Healers and dealers

Healers and dealers

Jesus was a healer — ‘Eesa Masih’. He could heal people by the mere touch of his hand. He did not charge any fees for doing so. Since then, healing has become an expensive business as healers have to undergo six years of learning how to heal and have to have expensive gadgets like stethoscopes, thermometers, X-Ray machines and much else. There are huge differences in the fees they demand.

I know of two doctor brothers. One is a heart surgeon; he earns upwards of Rs 1 lakh every day. His brother is a physician. He refuses to take any fees and even goes long distances to treat sick friends without accepting a rupee. However, the majority of doctors not only charge high fees but also pass on their patients to their friends in the profession for further tests in expectation of getting patients in return. It has become mafia of doctors: the Hippocratic oath be dammed.

I recently come across a family which has three generation of doctors who combine paid for advice with free healing so that they can make their living as well as serve the poor. They are Bengalis settled in Delhi. Dr Samir Nundy is attached to Sir Ganga Ram Hospital, his wife Mita set up a society to help spastic children. Their son Surajit Nundy was schooled in Sardar Patel Vidyalaya in the capital. After finishing his school he went to the United States to become a doctor. He started with Manhattanville college for pre-medical studies, sociology and computer science.

Then to Duke University and got a PhD in neurobiology. He went to Washington University School of Medicine, Harvard School of Public Health and set up his own practice in Boston. Two years ago he returned to Delhi, married the beautiful Mandakini, daughter of Manju and Suman Dubey. They have two little girls.

Surajit is a strapping 6 feet 3 inches tall, handsome young Hindi-speaking Bengali. He did not return home to make money but to combine comfortable living with serving the poor. First he explored prospects of doing so with Dr Binayak Sen’s colleagues in Chattisgarh. Then returned to Delhi and through his father’s contact met Reeta Devi Varma of the Ila Trust to see what she was doing.

The first day, she took him in her mobile clinic to Jama Masjid area, where doctors and nurses treated hundreds of men, women and children free of charge as well as gave free medicines. The next day she took him to the Red Light district of G B Road. Dr Nundy offered his services to the Ila Trust. He has been doing the rounds of Delhi’s slums everyday and treat about a thousand people. One day Reeta brought him over to meet me. He was reluctant to talk about himself. I ferreted out bits and pieces of information of his past and future plans. It is evident he has to earn to provide for his wife and children as well as have the satisfaction of serving the needy. He must not be forced to return to the US, but made full use of by our government.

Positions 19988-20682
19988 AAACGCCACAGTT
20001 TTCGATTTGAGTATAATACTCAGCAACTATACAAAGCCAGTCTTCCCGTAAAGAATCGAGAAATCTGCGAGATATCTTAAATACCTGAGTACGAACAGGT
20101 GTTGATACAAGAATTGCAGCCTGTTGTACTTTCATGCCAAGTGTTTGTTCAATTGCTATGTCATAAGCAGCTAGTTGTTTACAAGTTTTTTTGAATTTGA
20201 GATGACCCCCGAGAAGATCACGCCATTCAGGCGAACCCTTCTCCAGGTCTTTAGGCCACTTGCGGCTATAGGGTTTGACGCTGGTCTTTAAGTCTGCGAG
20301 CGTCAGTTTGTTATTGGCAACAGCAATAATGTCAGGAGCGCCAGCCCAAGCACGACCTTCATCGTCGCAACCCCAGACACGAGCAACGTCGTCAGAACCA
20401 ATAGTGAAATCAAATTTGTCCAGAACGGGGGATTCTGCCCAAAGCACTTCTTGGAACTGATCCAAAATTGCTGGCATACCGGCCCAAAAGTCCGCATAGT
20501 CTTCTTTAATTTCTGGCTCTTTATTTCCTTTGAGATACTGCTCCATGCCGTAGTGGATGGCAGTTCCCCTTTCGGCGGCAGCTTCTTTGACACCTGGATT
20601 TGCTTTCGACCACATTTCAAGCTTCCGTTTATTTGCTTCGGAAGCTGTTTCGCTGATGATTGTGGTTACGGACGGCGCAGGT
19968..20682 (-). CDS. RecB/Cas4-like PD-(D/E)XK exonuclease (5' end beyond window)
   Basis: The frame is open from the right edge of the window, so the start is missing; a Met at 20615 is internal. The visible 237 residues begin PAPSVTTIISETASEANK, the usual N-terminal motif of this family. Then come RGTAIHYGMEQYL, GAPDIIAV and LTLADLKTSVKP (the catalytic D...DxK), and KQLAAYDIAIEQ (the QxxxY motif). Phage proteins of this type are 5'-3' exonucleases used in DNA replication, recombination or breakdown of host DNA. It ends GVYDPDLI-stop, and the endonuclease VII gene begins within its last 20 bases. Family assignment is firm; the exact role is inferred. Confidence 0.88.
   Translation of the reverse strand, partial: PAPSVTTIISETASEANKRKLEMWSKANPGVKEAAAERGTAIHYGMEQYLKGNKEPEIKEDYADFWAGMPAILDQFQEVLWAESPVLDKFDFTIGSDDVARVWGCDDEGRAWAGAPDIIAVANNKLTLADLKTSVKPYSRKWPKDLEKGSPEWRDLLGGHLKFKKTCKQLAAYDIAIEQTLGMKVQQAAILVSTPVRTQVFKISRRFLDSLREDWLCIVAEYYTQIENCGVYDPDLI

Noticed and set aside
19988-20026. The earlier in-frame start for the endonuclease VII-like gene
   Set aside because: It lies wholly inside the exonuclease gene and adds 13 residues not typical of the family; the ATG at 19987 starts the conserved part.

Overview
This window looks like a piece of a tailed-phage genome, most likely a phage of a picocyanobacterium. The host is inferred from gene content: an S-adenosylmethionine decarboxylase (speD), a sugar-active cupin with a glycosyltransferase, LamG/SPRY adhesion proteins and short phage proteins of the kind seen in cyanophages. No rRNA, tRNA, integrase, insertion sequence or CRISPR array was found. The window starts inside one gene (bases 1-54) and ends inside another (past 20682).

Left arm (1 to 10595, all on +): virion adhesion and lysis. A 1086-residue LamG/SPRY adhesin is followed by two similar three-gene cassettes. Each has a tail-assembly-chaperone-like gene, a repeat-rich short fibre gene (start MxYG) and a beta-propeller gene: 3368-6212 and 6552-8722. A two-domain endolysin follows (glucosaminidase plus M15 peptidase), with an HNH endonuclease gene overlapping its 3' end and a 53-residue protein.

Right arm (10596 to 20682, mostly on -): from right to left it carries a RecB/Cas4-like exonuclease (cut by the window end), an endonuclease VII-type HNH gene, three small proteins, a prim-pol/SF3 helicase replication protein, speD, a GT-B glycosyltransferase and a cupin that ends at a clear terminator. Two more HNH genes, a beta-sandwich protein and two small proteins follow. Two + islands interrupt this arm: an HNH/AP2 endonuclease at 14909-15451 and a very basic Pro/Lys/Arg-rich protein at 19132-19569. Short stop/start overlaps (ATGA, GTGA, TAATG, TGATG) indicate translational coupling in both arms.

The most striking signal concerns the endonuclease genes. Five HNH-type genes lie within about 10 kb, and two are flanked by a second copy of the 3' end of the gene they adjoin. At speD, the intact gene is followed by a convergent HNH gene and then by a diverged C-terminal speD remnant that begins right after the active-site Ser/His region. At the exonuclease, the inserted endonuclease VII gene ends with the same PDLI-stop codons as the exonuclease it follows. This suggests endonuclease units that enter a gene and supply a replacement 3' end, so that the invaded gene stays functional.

Monsoon express

There are a few features that our railways share in common with the monsoons. Most of our trains depart on time but very few reach their destinations as printed in railway time-tables, no matter what fancy names they are given: Rajdhani, Shatabadi, Deccan Queen, Queen of the Himalayas — or whatever. When I was able to travel by rail, I used to board the Shatabadi to Chandigarh from New Delhi at least four times a year to go to Kasauli. It used to pull out on the dot and gather speed soon after it cleared the suburbs of Delhi. However, I can’t recall it ever arriving in Chandigarh on time: a delay of 15 minutes to half an hour was normal.
Other trains are often late by an hour or two.

It is much the same with the summer monsoon. It is expected to hit our western coast by the last week of May or the first week of June. This year it broke over the Malabar coast on May 31. Then it moved northwards, gave a drenching to Mumbai a week later. Its progress further inland was preceded by dust storms and an occasional shower. Our weather forecasters assured us our first gift of rains on the June 24. On the day promised, by the afternoon, the sky was overcast; in the evening there was a dust storm followed by a light shower. We waited a week when the proper monsoon was scheduled to break over the city. Though more cloudy days came and went, there was no rain: as usual the summer monsoon, like our trains, always was late in arriving.

Why do monsoons, both summer and winter mean so much to us Indians? For one, despite our network of canals thousands of tubewells and water-harvesting devices, we remain heavily dependant on good monsoons to feed ourselves. The summer monsoon is the time of national rejoicing: flying kites, girls singing, dancing and seeing peacocks spread out their tails and raise their cries to rain-sodden black clouds.

Yoga miracle

My friend’s son Golu used to bite his nails. I advised him to send Golu to Baba Ram Dev, who will teach him some yoga. After two months I asked my friend: “How is Golu now?” My friend said, “Now Golu can bite his toe nails also.”

(Contributed by J P Singh Kaka, Bhopal)

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